Apple cider vinegar, a popular folk recipe embraced by many alternative medicine practitioners, contains acetic acid. Its acid content can have harsh effects on skin and mucus membranes in the mouth and throat, and it can also affect tooth enamel. Apple cider vinegar can also interfere with the absorption of nutrients such as potassium, as well as increase the effects of some medications. Drinking apple cider vinegar every day, especially if you don't dilute it enough, increases your risk of developing side effects.
Mucus Membrane Injury
The inside of the mouth, the throat and the esophagus, the tube that leads to the stomach, are lined with mucus membrane, a type of tissue that can burn when exposed to acid. Taking apple cider vinegar every day, especially if you don't drink enough water when taking it in tablet form or if you don't adequately dilute the liquid, can cause throat pain and make it difficult to swallow, according to the Kristi Monson, Pharm.D., for eMedTV. The site also notes that there have been reports that apple cider vinegar tablets can cause burns, which can cause permanent damage to the throat or esophagus. Heartburn and nausea are also possible side effects.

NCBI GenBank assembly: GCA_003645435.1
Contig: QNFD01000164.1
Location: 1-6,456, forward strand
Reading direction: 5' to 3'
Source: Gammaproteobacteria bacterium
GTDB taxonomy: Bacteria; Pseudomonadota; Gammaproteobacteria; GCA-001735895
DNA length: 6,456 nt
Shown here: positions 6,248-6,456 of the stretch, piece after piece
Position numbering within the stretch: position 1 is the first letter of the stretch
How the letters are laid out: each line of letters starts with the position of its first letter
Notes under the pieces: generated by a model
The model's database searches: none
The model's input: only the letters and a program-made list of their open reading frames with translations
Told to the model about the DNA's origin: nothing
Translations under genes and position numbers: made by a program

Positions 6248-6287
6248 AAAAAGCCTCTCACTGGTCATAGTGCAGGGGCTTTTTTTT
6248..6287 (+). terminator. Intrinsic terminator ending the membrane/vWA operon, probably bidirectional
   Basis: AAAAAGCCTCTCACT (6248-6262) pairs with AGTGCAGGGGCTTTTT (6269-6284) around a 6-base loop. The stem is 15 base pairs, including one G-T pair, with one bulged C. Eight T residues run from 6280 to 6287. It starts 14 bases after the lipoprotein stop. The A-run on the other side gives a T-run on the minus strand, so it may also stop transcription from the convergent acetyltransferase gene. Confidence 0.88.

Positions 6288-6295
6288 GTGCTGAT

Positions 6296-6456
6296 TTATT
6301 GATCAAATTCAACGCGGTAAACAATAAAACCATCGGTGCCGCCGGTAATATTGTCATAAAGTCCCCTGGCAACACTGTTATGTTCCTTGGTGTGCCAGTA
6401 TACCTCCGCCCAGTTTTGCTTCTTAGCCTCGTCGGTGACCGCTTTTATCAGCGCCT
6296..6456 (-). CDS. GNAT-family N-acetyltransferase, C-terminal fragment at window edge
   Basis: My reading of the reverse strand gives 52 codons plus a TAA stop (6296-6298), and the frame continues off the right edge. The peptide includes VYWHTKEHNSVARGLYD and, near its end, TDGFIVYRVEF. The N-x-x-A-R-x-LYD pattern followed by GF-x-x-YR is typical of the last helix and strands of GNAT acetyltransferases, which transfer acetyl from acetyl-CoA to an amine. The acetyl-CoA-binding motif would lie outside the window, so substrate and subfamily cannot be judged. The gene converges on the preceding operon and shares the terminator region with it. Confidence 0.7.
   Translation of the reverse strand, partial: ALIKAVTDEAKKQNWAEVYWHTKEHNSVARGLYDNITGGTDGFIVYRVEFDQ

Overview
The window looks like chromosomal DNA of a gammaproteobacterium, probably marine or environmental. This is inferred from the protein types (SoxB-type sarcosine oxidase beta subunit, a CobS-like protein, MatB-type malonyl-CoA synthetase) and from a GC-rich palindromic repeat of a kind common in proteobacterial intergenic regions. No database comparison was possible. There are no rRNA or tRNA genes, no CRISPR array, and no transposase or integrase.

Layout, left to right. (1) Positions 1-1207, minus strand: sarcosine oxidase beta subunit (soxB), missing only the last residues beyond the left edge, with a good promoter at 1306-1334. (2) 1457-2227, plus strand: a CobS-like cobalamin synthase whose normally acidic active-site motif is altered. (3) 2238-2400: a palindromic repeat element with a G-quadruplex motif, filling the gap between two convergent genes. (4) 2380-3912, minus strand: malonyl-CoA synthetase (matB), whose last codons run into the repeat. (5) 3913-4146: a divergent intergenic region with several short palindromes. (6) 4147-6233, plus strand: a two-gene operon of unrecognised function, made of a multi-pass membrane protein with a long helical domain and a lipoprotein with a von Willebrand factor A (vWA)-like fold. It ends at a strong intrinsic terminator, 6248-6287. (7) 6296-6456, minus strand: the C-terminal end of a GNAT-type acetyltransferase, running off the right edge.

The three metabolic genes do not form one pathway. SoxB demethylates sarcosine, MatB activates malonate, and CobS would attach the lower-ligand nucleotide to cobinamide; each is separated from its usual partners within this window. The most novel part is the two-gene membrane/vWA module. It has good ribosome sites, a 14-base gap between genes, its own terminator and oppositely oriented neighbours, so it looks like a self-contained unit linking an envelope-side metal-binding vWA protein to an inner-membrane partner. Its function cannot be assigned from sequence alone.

Apple cider vinegar can cause potassium levels to fall, according to eMedTV. Low potassium, medically termed hypokalemia, can cause heart arrhythmias, muscle weakness or breakdown, constipation, fatigue or paralysis that can interfere with breathing. If you take medications that can cause low potassium levels, such as diuretics, do not take apple cider vinegar without talking to your doctor first.
Apple cider vinegar improved insulin sensitivity and lowered blood sugar levels in an Arizona State University study reported in the January 2004 issue of "Diabetes Care." Acetic acid may have effects similar to diabetes medications. While this has benefits, it could also cause an increase in episodes of hypoglycemia, or low blood sugar, in diabetics. If you have diabetes, ask your doctor about how to take apple cider vinegar and monitor blood sugars carefully to avoid hypoglycemia.
Apple cider vinegar can act as an anticoagulant, or blood thinner. If you already take blood thinners or if you have problems with blood clotting, do not take apple cider vinegar without your doctor's approval. You could develop spontaneous bleeding or hemorrhage after injury.
Over time, the acetic acid in apple cider vinegar can erode the enamel on your teeth, increasing your risk of developing cavities. Flushing the pills with lots of water or diluting the liquid can help reduce this risk.
- eMedTV; Apple Cider Vinegar; Kristi Monson, Pharm.D.
- "Journal of the American Dietetic Association"; Esophageal Injury by Apple Cider Vinegar Tablets and Subsequent Evaluation of Products; L. Hill, et al.; July 2005
- Columbia University's Health Q&A Internet Service; Apple Cider Vinegar; August 2010
- MedlinePlus: Hypokalemia
- "Diabetes Care"; Vinegar Improves Insulin Sensitivity to a High-Carbohydrate Meal in Subjects with Insulin Resistance or Type 2 Diabetes; Carol Johnston, Ph.D., et al.; January 2004